Why all kids need to be taught leadership skills – and how to do it
March 14, 2018
Most leadership training programs aren’t designed to teach everyone in the class — but they should be. Here’s a way to fix that.
On March 14th, thousands of students left their classrooms and gathered in school courtyards in a coordinated protest against school shootings. Staged just a month after a shooting at Marjory Stoneman Douglas High School in Parkland, Florida, National School Walkout Day captured the attention of the country.
An architect of the protests and the Never Again movement that sponsored it was seventeen year-old Cameron Kasky, a survivor of the deadly Parkland shooting. He’s been the face of calls for gun reform, and gained admiration for his determination and confidence in the national spotlight.
Before the shooting, though, few would have seen Kasky as a potential leader. By his own admission, he was a class clown who was better at running his mouth than running a national campaign. Most knew him as a theater kid. Kasky himself is self-effacing about his abilities. Responding to claims he was a hired actor paid to represent gun control groups, he quipped to Wolf Blitzer, “Well, if you had seen me in our school’s production of Fiddler on the Roof, you would know that nobody would pay me to act, for anything.”
Kasky’s rise to prominence illustrates an important truth: leadership training fails most of its audience most of the time. By targeting only visibly talented persons and grooming them for particular roles, it empowers the few and neglects the many. Until we start teaching leadership skills to everyone, we’ll be stuck with a system that overlooks a lot of potential leaders.
teaching leadership to kids”
The Flawed Approaches to Teaching Leadership to Kids
This flawed approach to equipping leaders springs from flawed assumptions about leadership itself.
To begin, many think only a few people can lead. Out of one hundred people, perhaps only four or five will occupy positions that allow them to direct others. The vast majority will be followers. Consequently, we design leadership development for elites only.
This flaw worsens with our tendency to view leadership capacity as a function of ability. Since only a few can lead, we target the most talented. Unfortunately, we aren’t always the best judges of capability, and frequently pass over those with great leadership potential because we’re looking for the wrong skills.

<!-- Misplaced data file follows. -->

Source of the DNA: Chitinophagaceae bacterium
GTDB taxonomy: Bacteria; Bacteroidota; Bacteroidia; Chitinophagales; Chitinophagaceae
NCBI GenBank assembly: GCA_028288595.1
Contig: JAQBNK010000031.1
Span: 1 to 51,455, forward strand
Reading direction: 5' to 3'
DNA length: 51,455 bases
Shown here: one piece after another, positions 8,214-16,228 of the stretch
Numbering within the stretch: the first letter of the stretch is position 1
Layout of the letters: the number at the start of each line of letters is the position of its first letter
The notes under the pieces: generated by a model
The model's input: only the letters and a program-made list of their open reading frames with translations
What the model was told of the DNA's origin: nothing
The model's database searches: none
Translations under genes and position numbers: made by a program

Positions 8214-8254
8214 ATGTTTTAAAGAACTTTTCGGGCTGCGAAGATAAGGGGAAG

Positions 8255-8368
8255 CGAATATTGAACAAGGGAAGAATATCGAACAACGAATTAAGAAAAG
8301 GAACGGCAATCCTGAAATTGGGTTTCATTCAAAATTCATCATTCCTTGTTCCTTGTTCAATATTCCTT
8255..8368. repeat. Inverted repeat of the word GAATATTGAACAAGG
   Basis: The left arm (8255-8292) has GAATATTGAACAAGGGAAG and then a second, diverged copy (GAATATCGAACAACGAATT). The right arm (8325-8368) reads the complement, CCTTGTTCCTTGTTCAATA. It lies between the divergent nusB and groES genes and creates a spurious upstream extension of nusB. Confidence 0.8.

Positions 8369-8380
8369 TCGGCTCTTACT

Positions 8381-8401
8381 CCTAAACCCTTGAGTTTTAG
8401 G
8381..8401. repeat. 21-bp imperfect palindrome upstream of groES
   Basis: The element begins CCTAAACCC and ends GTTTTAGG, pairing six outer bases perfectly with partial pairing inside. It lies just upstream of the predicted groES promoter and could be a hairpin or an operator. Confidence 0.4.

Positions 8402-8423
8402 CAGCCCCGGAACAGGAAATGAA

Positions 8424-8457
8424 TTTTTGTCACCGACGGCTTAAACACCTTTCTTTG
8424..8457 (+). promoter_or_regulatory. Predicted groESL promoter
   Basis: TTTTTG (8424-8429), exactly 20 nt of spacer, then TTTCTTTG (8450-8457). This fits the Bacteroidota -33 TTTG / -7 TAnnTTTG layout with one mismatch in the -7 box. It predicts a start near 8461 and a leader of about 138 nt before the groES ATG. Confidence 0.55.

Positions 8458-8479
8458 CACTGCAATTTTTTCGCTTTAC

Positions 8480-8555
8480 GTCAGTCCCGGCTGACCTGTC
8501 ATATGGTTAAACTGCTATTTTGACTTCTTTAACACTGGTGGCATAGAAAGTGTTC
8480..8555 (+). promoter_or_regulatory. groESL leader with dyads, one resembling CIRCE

Having restricted our audience, we then slot these visibly-talented few into a restricted number of titled roles, and call this leadership. The venues are usually limited to positions like captain of the basketball team, CEO, President, general, director, and conductor – the kinds of offices wielding decision-making authority.
The cost of this approach is great: students who are capable of leading in less traditional ways get neglected. If their talents and passions don’t fit within the established paradigms of leadership, they don’t get the opportunity to learn how to become a more effective leader.
That gap in leadership training affects all of us. To see this, consider how leadership works in practice. Even those at the pinnacle of authority depend on others below them to carry out more specialized leadership roles. Those occupying subordinate roles usually have many opportunities to guide others.
Democratizing Leadership Training
For these reasons, we believe in democratizing leadership. At base, we at Respectful Ways think leadership entails pursuing your passions, developing excellence in these interests, and casting a vision that inspires others to follow.
In designing our Calling All Leaders, Stand Up and Lead! Curriculum, we understand most students won’t become captains of the football team or first chairs in the school orchestra. But every student can feel inspired to do something well. Encouraging them to cultivate these passions can help them achieve excellence in their domains – whether or not they overlap with traditional areas of leadership.
To give shape to their aspirations and achieve their dreams, they’ll need to set standards for themselves. We offer fun exercises to give them practice using SMART (Specific, Measurable, Achievable, Reasonable, and Timely) goals, and encourage them to hold themselves accountable to these plans.
In pursuing our leadership goals, our response to setbacks helps determine our success. Since everyone encounters challenges, we take the time to equip students with an important life skill especially valuable for leaders: learning to respond and not just react when things don’t go our way.
Cultivating passion, setting goals to channel it, and responding well to challenges – these lessons are too valuable to reserve for only a few people. After all, leadership skills are life skills. For that reason, we need to broaden our concept of leadership – and how we teach it – if we want to do a better job of empowering future leaders like Cameron Kasky.
Author: Ryan Woods, PhD, RW Contributor